Rand Paul, Paul Ryan and other Ayn Rand devotees take note: You need to spend some time here sipping margaritas, fine tuning your all-government-bad theories and stoking your loathing of anything that even smells of outside regulation.
|¡Get this man a sombrero!|
When we went to pay our phone bill on Friday, Stew—Mr. Angry Consumer—demanded an explanation for two mysterious but hardly inconsequential charges on our cell phone bill: The equivalent of sixteen U.S. dollars in "third-party outside charges" for something called MIGNT and Club Applanet.
Actually, since Stew so far hasn't been able to translate his consumer fury into any mastery of Spanish it fell on me to do the bitching.
As soon as I mentioned the charges to the young, brown-eyed woman at the counter you could see her body language take on a defensive crouch as if pleading, "please don't hit me I only work here."
Without any other questions she punched a few numbers on her computer and announced that our "membership" on in MIGNT and Applanet had been terminated as of that moment! Clearly, this was not the first time she'd faced angry consumers on this matter.
Would we get our money back? No. Whom do I call for further information? She nervously jotted down two toll-free numbers on our bill. I called both numbers and bingo, both turned up busy for ever and not taking any messages. Internet searches led me to angry pro-consumer bulletin boards but not to any explanation of how or why we were charged for unsolicited services. My favorite board was apestan.com or "theystink.com"
Stew doesn't calm down easily and on the way home continued growling that "if we were in the U.S., we could file a complaint with the feds against the phone company" and there would be class action suit, and blah, blah, blah.
Problem is that we live in Mexico, where weak or nonexistent government regulations and similarly toothless independent consumer organizations relieve corporations and other service providers from any worries about lawsuits for negligence, malpractice, boiling-coffee-on-your-lap and other mishaps.
If the General Motors legal nightmare over faulty ignition switches had unfolded in Mexico, the company would have had little to worry about and GM's CEO Mary Barra would not keep showing at congressional hearings looking as if she hadn't slept a wink for the past six months. In Mexico I doubt she would have had to testify to anyone about anything.
In Mexico liability lawsuits are as unlikely as a mild piquín chile. Class action litigation? No comprende. Shit happens, however you say that in Spanish.
Nowhere is that more noticeable than in the health care sector: There is no practical way for the victim of a botched procedure or adverse drug outcome to come after the hospital, physician or other service provider for financial damages.
If, let's say, a slip of the scalpel turned your vasectomy into an orchidectomy all you're likely to get from the surgical team is a shower of heartfelt ¡Dios mío! or ¡Santa Virgen de Guadalupe! but not a peso in compensation.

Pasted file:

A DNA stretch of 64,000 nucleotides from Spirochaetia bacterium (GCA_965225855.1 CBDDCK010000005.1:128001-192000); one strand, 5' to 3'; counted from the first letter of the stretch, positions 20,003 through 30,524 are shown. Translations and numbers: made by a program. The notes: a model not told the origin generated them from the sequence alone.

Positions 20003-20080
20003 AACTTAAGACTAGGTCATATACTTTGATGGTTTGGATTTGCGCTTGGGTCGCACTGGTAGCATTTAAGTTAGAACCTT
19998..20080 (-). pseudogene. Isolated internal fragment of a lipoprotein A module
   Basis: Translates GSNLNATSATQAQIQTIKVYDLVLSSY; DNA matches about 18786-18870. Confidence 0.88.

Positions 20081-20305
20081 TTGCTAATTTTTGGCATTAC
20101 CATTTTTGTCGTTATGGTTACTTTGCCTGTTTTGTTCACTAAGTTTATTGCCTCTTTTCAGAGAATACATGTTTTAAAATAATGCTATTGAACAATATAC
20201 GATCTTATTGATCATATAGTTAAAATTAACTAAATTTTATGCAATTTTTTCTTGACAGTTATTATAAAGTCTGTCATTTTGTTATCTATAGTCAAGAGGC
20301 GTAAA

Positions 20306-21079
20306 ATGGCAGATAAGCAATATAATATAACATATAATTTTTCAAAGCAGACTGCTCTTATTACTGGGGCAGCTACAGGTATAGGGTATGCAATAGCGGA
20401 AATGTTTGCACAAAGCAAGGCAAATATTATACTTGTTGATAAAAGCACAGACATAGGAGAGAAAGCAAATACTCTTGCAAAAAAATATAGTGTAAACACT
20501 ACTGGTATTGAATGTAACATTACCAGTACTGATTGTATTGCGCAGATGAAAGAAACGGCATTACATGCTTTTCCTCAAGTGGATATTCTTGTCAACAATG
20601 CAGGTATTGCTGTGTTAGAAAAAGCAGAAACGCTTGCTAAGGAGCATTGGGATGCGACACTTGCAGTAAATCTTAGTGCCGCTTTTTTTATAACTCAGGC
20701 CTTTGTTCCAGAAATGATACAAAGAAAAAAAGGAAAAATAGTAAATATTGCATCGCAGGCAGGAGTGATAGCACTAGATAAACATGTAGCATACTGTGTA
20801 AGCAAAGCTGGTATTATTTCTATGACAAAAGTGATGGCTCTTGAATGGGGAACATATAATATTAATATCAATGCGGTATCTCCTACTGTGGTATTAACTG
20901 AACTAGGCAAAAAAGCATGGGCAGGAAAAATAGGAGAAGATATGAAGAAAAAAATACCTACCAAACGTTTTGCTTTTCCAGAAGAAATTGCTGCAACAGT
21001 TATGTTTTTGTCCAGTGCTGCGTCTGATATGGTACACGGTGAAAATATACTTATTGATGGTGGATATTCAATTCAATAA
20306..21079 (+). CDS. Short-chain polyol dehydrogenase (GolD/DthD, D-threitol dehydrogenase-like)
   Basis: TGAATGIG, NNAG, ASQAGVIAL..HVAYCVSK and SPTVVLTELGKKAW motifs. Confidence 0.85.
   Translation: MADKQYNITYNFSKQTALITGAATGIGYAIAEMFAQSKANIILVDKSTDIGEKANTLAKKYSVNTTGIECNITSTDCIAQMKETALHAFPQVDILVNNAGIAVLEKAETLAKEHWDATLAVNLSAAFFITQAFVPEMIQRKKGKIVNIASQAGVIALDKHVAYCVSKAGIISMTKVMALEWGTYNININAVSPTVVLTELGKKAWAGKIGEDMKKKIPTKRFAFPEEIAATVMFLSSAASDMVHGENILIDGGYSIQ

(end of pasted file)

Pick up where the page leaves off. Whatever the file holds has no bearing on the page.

In a case closer to home, Stew's use of his right hand was seriously impaired by a botched surgery in Mexico a few years back and he had no recourse whatever against the multitasking "orthopedic surgeon" who still performs surgeries of the hip, neck, back, hands or pretty much any skeletal nook or cranny, mostly on ex-pats, even though no one's ever been able to ascertain where the doctor trained or his specific specialty.
Such legal or regulatory vacuum, of course, accounts for the much lower costs of medical care in Mexico. There is no malpractice exposure as such, and with it no worry about malpractice lawyers or the added costs of just-to-be-sure, redundant medical tests.
Back in Chicago after his surgical mishap, Stew was referred to a wrist and hand surgery specialist who after a series of expensive MRIs said he didn't want to try to mend Stew's wrist. The doctor was probably worried he might do further damage and decided not take a chance.
Had Stew's surgery been done in Houston or Chicago, it would have involved a panoply of expensive tests, attendants, specialists and so on and the costs would have been ten times higher. Of course, there also would have been a comparably higher chance—not a guarantee, mind you—that today he would have a fully functioning right hand.
Tell you, I used to hate those damn personal liability lawyers. Since coming to Mexico, not so much.
But back to Tel Cel, a part of Tel Mex, owned by the richest or second-richest man in the world, depending on the ups and downs of the Dow Jones Index.
From all I've been able to find on the Internet I must have "unwittingly approved"—the phone company clerk's wording—membership in these services. Is there any proof that I signed for a open-ended monthly charge for a worthless service, wittingly or otherwise?
Sir, you have to call the numbers that I noted on your bill, and which of course led me nowhere. And round and round, a consumer scam by any other name at least condoned by the phone company which agrees to bill its customers for bogus "third party charges."
Welcome to the free market, Mexican style. Rand Paul ought to come here don a sombrero and learn the nuances of deregulation-run-amok. Even if he doesn't change his mind the sombrero would help cover whatever it is he's got on top of his head.